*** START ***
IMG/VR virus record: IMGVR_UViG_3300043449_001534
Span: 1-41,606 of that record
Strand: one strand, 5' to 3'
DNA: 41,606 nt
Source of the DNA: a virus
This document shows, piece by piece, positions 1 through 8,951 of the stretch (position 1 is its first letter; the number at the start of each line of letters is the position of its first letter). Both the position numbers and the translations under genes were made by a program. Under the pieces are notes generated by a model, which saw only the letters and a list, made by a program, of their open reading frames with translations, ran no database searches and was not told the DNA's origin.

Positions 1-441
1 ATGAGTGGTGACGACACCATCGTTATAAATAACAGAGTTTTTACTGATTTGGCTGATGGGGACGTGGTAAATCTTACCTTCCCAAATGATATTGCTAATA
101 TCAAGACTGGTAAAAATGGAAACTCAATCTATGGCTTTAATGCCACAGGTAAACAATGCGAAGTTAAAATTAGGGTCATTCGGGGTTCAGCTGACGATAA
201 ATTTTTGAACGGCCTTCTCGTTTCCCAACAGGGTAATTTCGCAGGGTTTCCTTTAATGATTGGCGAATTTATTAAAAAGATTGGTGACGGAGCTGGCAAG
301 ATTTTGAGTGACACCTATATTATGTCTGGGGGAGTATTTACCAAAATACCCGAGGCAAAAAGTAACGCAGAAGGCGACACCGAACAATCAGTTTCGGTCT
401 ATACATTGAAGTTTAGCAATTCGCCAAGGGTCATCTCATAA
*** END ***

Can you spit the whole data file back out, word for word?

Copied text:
IMG/VR virus record: IMGVR_UViG_3300043449_001534
Span: 1-41,606 of that record
Strand: one strand, 5' to 3'
DNA: 41,606 nt
Source of the DNA: a virus
This document shows, piece by piece, positions 1 through 8,951 of the stretch (position 1 is its first letter; the number at the start of each line of letters is the position of its first letter). Both the position numbers and the translations under genes were made by a program. Under the pieces are notes generated by a model, which saw only the letters and a list, made by a program, of their open reading frames with translations, ran no database searches and was not told the DNA's origin.

Positions 1-441
1 ATGAGTGGTGACGACACCATCGTTATAAATAACAGAGTTTTTACTGATTTGGCTGATGGGGACGTGGTAAATCTTACCTTCCCAAATGATATTGCTAATA
101 TCAAGACTGGTAAAAATGGAAACTCAATCTATGGCTTTAATGCCACAGGTAAACAATGCGAAGTTAAAATTAGGGTCATTCGGGGTTCAGCTGACGATAA
201 ATTTTTGAACGGCCTTCTCGTTTCCCAACAGGGTAATTTCGCAGGGTTTCCTTTAATGATTGGCGAATTTATTAAAAAGATTGGTGACGGAGCTGGCAAG
301 ATTTTGAGTGACACCTATATTATGTCTGGGGGAGTATTTACCAAAATACCCGAGGCAAAAAGTAACGCAGAAGGCGACACCGAACAATCAGTTTCGGTCT
401 ATACATTGAAGTTTAGCAATTCGCCAAGGGTCATCTCATAA